Life as a village lass
My native name is Adiaha.
My English name is Alice.
My father's name is Sunday.
So my name is Adiaha Alice Sunday.
I was born in Ikot Udobong, a village in Etim Ekpo Local Government Area of Akwa Ibom State.
I do not remember the year that I was born but I was a young girl when (Col. Emeka) Ojukwu wanted to separate Nigeria.
I went to primary school in Ikot Udobong. I also cannot remember its name. I remember that we trekked about two miles from home to the school.
I remember being part of a concert around the festive period one December, usually when the school was about to be closed for the holidays.
I was one of the dancers in the concert.
I stopped schooling at Elementary Five simply because of my stubbornness. (Giggles).
I was really stubborn. I fought to the extent that I would tear the dresses and books of people I fought with.
I would beat them and, of course, I got beaten back. I would bite them and, in return, they bit me too.
Sometimes, the other girls would go and wait for me at the river in the village . But I would end up breaking their calabashes.
These were the reasons I ran away from school. I feared the revenge that would be visited upon me.
Marriage and maltreatment
I got married, soon after I stopped going to school.
And, I have had several husbands.
The first one, whom I married after dropping out of primary school, was Joseph Akpan. We had met each other in that school.
I was fairly young, perhaps in my teens.
But he was maltreating me too much. He often beat me even over minor differences.
If not that I had some flesh, I would not have survived his beatings.
But I think I endured him for too long as we had three children together.
Second husband, peace and sorrow
It was when I left him that my aunt, my mother's sister, brought me to Bonny Island, Rivers State.
On arrival in Bonny, I met a Yoruba man, Lawan, from Ede in Osun State, who married me.
He was based on the island, and owned a kiosk at Orosikiri where he sold provisions and other small, small items and I joined him in selling.
Unfortunately, he has passed away.
Even the child I had for him passed away too. Sadly.
He paid my bride price.
He never raised his hand against me. Never.
I believe that, were he alive, we would still have been married. He had had two wives before me in Ede, before we got married.
He took me to his people in Ede who really liked me so much. This is why I speak some passable Yoruba.
His people called me Celina. I do not know why they did not give me a Yoruba name.
We were married for ten years or more. I was quite happy being with him and he was too.
It was after his death and funeral that I returned to Bonny.
On returning here, I began to sell fish.
I do not remember the exact year when I started but (Gen Sani) Abacha was the one ruling Nigeria then.
If I were in the service of a company or government, I would have been qualified for retirement. Yes.
This is how the fish business is done. I would receive supply from my regular fishermen, grill the fishes which come in various types - croaker, catfish, solefish, etc - and take them to Port Harcourt to sell. These days, I do not go to Port Harcourt; my daughter does.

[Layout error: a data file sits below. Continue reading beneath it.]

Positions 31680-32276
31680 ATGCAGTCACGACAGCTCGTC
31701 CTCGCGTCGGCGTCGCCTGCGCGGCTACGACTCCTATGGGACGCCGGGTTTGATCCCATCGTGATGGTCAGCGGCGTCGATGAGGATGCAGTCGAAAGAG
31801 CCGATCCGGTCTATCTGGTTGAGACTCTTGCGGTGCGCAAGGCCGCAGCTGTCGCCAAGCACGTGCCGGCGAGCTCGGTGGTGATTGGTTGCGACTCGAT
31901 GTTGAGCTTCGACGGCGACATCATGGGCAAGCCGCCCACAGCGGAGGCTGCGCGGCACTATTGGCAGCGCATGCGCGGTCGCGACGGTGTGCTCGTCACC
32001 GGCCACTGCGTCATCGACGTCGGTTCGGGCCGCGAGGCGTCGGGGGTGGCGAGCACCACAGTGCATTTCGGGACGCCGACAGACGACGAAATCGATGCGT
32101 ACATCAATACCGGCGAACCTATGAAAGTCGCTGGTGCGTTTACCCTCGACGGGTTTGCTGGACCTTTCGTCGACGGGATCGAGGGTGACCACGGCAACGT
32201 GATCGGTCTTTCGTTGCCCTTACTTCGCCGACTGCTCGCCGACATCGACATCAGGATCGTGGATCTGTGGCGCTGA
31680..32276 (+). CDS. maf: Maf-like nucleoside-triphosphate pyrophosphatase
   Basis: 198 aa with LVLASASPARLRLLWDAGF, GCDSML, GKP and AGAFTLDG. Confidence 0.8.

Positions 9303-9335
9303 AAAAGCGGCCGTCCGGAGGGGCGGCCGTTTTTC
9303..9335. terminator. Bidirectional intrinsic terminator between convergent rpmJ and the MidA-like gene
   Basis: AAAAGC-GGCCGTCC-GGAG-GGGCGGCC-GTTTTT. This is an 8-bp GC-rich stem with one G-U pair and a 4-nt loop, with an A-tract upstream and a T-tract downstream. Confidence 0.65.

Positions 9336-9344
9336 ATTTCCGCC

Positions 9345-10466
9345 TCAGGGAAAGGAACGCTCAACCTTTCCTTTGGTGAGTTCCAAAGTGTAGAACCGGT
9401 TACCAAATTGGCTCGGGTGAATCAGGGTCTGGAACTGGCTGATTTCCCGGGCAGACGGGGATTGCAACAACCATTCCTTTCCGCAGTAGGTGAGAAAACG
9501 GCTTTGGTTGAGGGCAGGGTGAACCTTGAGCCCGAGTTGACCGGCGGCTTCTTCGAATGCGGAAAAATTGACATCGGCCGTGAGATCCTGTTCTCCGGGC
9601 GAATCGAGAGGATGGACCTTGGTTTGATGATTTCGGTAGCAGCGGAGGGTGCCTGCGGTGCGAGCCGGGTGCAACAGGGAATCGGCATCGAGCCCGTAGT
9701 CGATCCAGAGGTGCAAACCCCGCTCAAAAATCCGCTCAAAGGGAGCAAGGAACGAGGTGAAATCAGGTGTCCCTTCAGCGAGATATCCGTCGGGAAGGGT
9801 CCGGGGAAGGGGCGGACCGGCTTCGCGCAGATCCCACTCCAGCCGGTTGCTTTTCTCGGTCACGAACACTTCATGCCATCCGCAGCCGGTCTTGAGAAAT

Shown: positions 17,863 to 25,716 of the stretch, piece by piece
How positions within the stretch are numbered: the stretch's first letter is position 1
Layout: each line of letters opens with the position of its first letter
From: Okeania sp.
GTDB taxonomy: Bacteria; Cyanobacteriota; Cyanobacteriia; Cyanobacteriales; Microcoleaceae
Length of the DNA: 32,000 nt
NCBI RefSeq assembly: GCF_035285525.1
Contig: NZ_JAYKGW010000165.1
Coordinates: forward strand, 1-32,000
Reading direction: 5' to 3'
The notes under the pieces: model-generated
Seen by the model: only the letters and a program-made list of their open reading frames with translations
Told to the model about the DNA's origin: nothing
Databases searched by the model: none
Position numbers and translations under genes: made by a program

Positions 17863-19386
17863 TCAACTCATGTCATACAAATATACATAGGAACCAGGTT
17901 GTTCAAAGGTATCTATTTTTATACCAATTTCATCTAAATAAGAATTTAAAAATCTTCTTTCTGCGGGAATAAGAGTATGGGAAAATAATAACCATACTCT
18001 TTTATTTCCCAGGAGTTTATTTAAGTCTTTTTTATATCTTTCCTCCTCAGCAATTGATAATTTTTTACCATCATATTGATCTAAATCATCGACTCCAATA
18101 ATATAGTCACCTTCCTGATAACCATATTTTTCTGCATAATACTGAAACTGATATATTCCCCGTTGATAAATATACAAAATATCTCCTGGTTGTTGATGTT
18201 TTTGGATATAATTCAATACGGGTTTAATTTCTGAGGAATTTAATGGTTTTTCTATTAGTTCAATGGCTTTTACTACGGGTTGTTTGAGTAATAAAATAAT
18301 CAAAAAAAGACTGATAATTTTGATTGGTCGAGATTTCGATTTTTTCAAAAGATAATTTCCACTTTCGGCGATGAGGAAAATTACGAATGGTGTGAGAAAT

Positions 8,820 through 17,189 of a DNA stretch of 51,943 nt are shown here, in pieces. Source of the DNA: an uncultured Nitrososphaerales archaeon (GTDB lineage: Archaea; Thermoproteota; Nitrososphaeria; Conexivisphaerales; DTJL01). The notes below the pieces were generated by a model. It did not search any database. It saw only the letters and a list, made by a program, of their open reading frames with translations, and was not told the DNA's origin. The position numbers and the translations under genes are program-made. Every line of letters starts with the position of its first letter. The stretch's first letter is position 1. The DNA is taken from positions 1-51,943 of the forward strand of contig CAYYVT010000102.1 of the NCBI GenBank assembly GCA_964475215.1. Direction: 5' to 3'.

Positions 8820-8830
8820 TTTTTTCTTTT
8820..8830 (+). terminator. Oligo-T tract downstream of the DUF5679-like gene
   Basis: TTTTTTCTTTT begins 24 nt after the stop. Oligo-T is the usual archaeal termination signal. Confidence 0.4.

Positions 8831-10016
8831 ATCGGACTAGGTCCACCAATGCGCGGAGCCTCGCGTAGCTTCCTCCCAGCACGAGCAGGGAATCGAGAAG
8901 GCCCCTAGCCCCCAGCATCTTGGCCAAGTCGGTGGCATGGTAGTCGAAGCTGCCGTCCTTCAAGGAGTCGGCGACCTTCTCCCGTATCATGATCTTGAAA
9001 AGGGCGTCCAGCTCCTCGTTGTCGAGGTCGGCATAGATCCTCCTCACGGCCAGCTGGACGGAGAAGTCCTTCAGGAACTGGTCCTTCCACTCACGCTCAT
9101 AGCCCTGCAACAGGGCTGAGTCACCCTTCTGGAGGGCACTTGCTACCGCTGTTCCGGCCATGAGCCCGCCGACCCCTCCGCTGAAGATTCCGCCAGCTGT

Weekly, I could buy and grill between fifty and two hundred pieces. It also depends on the catch by the fishermen.
I have done nothing else since I started the trade. This has been the source of livelihood and I do it gladly.
I do not have a particular preference for any type of fish. I eat them all.
Note that not all of them get caught in all seasons. This, for instance, is not the season for solefish. The season we are now is for catfish, because the fishermen say it is ground fishing. To catch some other fish, they have to go to the high seas and spend like three days. The one called afari is a December fish.
The smoke has, however, affected my vision in a way. When the sun is too much, I hardly see someone's face. Before now, I used to see objects farther away but I no longer do. I have not gone to see an eye clinic.
Back to marriage, I married another man, also from Akwa Ibom State, although we met here on Bonny Island. However, he has passed too. I have a boy and two girls from that union.
Overall, I am happy.
Photo Credit: Pelu Awofeso
Appreciation to the Nigeria LNG Limited for providing total logistics support to, and on, Bonny Island, and to our local guide, Godswill Jumbo of Kristina Reports.
TO KEEP US GOING
This initiative which started as a demonstration project for an intern of The Journalism Clinic has, before our very eyes, taken a life of its own, demanding a lot more resources than envisaged.
Your kind support will keep us going. You can do so securely here.
May I also request you to kindly join our community by subscribing to our newsletter so that we can deliver the toris directly to your inbox, hot and fresh. Please fill the form here. So, as we keep growing the brand, we will be sufficiently ready for long-term support through product placement and sponsorships.
Taiwo Obe, FNGE
Commonwealth Professional Fellow
Founder/Director, The Journalism Clinic
+234 818 693 5900